Investors who are heavily invested in equities may be willing to seek a certain degree of safety, such as exposure to essential consumer goods, which are generally regarded as less volatile in the current market conditions. 

The third-quarter earnings season, which will kick in later this week, has the eye of several US banks and investors at large. The fears related to this earnings season are many. With growing geo-political uncertainty, signs of economic fragility, and the strong possibility of weaker earnings, the current market predicament seems understandably tense.

To provide some context to the situation, the trajectory for earnings growth for the S&P 500 in the most recent quarter could mark the lowest earnings growth rate reported by the index since the third quarter of 2020. Estimates for the third quarter have fallen significantly from more than 11 per cent at their peak in June.

The bear market we have had so far this year has been the trigger for concerns among investors who have recently seen major losses in their portfolios. The situation for buy-side investors seems to be negative in the short term whilst not excluding long-term recovery, improvement, and growth. 

Lower valuation multiples do not necessarily imply that equities are trading cheaply, however. The possibility of a correction is also not to be excluded at this point. Regardless, there are still those who believe that it is a good time to buy, given where valuations stand at the moment. That said, investors may place greater importance on certain areas over others.

For the time being, the market may reflect clear hesitation with regards to riskier investments and some investors might avoid riskier sectors altogether. The sectors that remain the most attractive for equity investors are those that provide a degree of safety due to their underlying inelasticity, such as those related to essential consumer goods and healthcare.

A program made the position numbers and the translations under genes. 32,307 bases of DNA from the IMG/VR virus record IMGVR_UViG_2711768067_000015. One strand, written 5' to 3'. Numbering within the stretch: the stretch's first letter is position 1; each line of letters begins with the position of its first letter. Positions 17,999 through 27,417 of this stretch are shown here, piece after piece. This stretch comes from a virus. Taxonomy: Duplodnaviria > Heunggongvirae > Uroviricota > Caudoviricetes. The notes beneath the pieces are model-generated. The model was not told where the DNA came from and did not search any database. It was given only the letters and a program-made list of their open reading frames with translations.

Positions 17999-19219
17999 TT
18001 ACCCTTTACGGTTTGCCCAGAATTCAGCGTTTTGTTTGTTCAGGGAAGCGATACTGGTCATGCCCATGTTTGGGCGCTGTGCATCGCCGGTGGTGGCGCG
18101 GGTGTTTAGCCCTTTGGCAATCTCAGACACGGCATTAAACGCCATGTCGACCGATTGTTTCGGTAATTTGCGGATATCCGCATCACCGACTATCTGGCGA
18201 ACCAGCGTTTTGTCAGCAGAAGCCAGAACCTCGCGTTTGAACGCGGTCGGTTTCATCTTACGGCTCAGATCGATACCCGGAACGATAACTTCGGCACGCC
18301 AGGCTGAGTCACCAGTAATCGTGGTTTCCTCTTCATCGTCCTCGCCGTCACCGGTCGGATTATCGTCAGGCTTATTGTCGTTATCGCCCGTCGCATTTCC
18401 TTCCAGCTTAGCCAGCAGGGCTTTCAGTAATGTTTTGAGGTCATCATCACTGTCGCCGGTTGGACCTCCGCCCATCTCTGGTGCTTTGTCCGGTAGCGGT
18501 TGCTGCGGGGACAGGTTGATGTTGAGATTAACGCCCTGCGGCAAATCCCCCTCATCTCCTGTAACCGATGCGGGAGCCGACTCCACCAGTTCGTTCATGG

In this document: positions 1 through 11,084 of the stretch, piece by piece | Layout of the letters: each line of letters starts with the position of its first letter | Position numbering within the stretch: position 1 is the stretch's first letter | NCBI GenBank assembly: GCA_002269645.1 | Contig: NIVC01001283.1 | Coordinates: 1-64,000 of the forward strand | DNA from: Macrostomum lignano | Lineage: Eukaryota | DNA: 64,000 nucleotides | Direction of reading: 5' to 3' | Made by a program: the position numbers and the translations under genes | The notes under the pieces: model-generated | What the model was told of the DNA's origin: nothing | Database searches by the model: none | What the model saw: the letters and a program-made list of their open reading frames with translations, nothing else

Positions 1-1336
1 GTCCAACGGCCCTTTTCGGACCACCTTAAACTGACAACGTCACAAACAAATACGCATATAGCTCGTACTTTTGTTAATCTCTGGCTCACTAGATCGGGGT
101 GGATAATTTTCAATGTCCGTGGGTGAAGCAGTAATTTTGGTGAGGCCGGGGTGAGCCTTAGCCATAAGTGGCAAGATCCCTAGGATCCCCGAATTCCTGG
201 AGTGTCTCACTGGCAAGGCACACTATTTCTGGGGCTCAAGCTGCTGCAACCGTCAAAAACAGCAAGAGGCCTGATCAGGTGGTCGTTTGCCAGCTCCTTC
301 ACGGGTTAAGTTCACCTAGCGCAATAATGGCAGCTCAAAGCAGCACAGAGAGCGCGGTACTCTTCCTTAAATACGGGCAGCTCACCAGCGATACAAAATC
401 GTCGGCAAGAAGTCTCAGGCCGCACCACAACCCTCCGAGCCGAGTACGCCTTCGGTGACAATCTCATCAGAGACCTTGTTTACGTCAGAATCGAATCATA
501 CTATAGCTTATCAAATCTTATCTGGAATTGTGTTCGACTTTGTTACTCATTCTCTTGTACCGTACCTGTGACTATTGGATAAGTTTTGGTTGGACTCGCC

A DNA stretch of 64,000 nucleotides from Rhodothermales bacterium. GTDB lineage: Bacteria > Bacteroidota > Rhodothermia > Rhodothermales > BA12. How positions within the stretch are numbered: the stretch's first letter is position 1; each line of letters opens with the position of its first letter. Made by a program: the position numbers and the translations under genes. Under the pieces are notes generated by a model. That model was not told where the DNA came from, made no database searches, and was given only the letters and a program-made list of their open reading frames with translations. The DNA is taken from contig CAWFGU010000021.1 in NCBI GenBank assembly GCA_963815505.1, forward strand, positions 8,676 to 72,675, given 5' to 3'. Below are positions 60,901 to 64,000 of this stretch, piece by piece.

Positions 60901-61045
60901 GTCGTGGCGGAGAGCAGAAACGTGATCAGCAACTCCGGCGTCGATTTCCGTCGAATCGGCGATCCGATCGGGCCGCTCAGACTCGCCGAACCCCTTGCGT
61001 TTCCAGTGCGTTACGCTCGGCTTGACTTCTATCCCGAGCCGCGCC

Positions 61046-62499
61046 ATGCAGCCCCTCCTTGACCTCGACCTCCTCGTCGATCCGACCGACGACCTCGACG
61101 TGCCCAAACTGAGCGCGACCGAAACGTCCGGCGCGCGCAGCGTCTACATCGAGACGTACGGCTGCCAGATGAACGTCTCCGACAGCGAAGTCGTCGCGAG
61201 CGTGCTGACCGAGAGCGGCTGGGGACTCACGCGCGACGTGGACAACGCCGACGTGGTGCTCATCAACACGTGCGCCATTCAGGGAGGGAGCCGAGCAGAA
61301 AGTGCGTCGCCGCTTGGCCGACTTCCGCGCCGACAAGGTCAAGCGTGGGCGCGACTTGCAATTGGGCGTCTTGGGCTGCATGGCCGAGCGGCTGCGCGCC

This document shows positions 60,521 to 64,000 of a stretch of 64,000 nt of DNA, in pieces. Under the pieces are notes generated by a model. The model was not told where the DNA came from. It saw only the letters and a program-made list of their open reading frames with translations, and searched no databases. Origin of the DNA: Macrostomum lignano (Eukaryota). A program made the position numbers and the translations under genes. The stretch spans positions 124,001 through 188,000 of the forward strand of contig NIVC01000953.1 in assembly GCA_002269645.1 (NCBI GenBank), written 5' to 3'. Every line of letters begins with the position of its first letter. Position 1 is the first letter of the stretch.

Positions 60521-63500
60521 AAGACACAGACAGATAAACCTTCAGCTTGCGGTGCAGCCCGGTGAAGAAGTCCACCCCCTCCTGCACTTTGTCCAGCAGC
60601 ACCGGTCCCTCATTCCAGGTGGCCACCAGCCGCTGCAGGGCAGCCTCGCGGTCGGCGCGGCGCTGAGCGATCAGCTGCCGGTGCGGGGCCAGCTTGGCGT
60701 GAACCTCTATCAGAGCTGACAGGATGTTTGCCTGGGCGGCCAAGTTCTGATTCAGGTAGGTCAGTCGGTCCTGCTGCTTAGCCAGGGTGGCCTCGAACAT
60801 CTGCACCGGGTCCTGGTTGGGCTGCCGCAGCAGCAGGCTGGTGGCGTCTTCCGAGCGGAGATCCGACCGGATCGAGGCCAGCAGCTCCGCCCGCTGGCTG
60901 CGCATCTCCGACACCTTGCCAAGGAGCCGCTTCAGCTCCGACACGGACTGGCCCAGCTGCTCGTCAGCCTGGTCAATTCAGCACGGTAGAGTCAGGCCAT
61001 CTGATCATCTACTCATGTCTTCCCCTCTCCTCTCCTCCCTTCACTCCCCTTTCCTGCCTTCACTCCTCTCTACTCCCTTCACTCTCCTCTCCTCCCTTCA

Healthcare in particular may prove to be a good example since it only accounts for 8.6 per cent percent of total US GDP when compared to other sectors, such as real estate and finance, which together account for 22.3 per cent according to data from This tells us two things: aside from the fact that people collectively tend to spend more on non-essential services than they do on necessary ones, the sector itself might still have potential to grow steadily in the long term. 

In conclusion, while equities are not the most favorable investment in the current market environment, there may still be hope for bullish investors as they tread carefully through these volatile markets in days of uncertainty.

Disclaimer: This article was written by Shaun Frendo, research analyst at Calamatta Cuschieri. The article is issued by Calamatta Cuschieri Investment Services Ltd, which is licensed to conduct investment services business under the Investments Services Act by the MFSA and is also registered as a Tied Insurance Intermediary under the Insurance Distribution Act 2018.

For more information visit The information, view and opinions provided in this article are being provided solely for educational and informational purposes and should not be construed as investment advice, advice concerning particular investments or investment decisions, or tax or legal advice.

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